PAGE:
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When I'm logged in to a remote machine in eshell I can still do man ls. But it appears that this only work for my local man pages. If I try man yum I'll get a message that the yum man page is not found. However, if I log into the machine via a regular terminal and use man yum there the manual is shown. Is there a way to get remote man pages showing up when in TRAMP mode? I'd really like that because I'm running OS X locally but frequently log in to linux servers where the utilities have different options etc.

Update: To clarify, here's an example session:

Welcome to the Emacs shell
~ $ cd /ssh:example.com:/
/ssh:example.com:/ $ man yum
#<buffer *Man yum*>

Alright! That's expected. But, regretfully, no *Man yum* buffer is created an these messages appear in *Messages*:

Invoking man yum in the background
Please wait: formatting the yum man page...
yum man page formatted
error in process sentinel: user-error: Can't find the yum manpage
error in process sentinel: Can't find the yum manpage

Update 2: I found out (from a comment on this answer) that I can invoke the remote man by prefixing with *, so *man yum -- which is an OK work-around. But it just dumps the content in the eshell window, rather than open a new buffer like the man command does. I'd really like that behaviour.

  • Do you mean man as the emacs command, or as the shell command? – choroba Feb 23 '16 at 17:46
  • I mean when typing man yum in eshell, the emacs shell. Not M-x man. – Stig Brautaset Feb 23 '16 at 18:05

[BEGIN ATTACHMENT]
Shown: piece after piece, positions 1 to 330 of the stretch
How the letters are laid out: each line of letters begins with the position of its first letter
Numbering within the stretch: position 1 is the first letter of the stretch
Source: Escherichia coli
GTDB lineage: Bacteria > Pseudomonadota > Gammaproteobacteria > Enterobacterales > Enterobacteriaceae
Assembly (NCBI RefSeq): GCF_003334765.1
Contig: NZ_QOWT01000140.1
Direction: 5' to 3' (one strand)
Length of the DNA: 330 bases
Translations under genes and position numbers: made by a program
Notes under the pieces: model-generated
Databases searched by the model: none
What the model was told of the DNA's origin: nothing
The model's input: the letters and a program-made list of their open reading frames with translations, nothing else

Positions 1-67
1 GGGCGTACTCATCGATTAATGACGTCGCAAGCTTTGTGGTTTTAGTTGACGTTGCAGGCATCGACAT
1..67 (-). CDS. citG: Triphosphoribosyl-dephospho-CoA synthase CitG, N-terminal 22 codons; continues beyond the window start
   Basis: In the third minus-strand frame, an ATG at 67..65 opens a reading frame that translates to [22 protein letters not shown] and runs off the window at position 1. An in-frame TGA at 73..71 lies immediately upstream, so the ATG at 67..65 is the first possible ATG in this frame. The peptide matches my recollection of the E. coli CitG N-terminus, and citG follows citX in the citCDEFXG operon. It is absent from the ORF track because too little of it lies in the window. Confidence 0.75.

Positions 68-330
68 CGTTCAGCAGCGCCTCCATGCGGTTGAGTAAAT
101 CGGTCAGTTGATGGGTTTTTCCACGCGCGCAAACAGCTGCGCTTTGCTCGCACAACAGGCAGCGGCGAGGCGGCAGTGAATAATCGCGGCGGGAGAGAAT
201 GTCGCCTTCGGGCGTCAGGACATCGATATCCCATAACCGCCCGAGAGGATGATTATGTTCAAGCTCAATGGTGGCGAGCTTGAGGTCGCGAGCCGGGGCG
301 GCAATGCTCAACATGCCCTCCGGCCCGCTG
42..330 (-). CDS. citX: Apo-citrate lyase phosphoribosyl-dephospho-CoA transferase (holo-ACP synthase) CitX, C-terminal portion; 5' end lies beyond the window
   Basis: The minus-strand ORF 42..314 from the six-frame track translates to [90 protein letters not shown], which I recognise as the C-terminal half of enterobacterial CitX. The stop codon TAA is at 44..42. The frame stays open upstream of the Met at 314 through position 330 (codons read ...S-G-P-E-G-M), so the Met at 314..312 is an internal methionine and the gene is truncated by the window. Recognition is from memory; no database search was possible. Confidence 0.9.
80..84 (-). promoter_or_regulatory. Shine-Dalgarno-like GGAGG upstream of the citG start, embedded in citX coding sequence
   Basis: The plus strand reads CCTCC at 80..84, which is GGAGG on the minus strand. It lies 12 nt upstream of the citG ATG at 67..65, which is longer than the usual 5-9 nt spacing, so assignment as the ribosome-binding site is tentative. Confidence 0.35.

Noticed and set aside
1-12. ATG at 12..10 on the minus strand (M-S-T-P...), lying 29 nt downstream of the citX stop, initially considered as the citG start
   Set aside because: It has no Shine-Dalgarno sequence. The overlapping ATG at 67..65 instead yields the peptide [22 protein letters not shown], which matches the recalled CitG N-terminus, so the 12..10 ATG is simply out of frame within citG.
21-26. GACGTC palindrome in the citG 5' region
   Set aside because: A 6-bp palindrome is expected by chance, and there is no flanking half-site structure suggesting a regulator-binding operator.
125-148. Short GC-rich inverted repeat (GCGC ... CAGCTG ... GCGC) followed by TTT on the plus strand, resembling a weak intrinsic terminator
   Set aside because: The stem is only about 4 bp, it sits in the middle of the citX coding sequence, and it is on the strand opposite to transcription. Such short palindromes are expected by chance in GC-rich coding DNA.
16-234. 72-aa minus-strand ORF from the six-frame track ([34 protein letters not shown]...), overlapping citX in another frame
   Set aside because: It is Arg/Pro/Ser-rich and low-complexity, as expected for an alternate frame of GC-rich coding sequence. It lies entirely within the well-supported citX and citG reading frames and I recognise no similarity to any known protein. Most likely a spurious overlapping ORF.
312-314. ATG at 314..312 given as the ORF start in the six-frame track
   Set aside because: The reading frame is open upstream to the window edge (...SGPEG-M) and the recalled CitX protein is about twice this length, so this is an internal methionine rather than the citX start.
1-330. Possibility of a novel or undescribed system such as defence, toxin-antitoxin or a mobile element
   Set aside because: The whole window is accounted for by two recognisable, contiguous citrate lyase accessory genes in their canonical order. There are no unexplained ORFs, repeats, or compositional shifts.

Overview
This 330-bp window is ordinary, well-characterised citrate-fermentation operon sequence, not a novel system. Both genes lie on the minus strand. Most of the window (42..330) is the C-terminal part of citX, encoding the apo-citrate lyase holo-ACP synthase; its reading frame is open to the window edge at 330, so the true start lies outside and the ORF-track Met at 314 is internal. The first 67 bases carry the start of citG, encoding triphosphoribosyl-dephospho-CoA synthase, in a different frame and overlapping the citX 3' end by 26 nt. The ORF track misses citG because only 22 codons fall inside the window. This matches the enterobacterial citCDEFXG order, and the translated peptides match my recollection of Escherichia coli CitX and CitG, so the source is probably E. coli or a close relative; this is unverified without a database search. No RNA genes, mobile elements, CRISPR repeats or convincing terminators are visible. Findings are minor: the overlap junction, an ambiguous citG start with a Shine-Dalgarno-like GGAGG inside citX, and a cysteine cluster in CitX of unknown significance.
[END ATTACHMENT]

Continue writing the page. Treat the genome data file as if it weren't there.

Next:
• That's the same, because eshell runs in emacs. Try \man yum instead. – choroba Feb 23 '16 at 18:09
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    \man yum does not work, but *man yum kinda does -- I've added my "objection" to that to the question also. – Stig Brautaset Feb 23 '16 at 18:14
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    See also this question on Stack Overflow. – legoscia Feb 24 '16 at 18:49
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I have found a work-around! Admittedly it is a bit hacky, and uses woman rather than man, but I think this might just work for me. Essentially, woman-find-file is tramp aware, so if we can pass it the path to the remote man page it will open it just fine.

Passing the --path flag to man will output the path of the manpage rather than open the manpage itself. Woman doesn't like pre-formatted man pages, so pass the -c flag to ignore those. Now we can execute the remote man command (by prefixing man with *) to find the path to the foo man page thus: *man -c --path foo.

The following function takes a path from the above and checks if it is a remote path. If it is, it prepends the tramp method, user & host to the local file name. Then it invokes the woman-find-file function on the result. Put it in your ~/.emacs.d/init.el.

(defun tramp-aware-woman (man-page-path)
  (interactive)
  (let ((dir (eshell/pwd)))
    (woman-find-file
     (if (file-remote-p dir)
         (let ((vec (tramp-dissect-file-name dir)))
           (tramp-make-tramp-file-name
            (tramp-file-name-method vec)
            (tramp-file-name-user vec)
            (tramp-file-name-host vec)
            man-page-path))
       man-page-path))))

Now we can create an alias that invokes our function for a bit of ux sugar:

alias man 'tramp-aware-woman ${*man -c --path $1}'

The new command should work from eshell both locally and remote, though you will now get woman's rendering. You may want to choose a different name for the alias if you want to retain the existing behaviour of man for local man pages.

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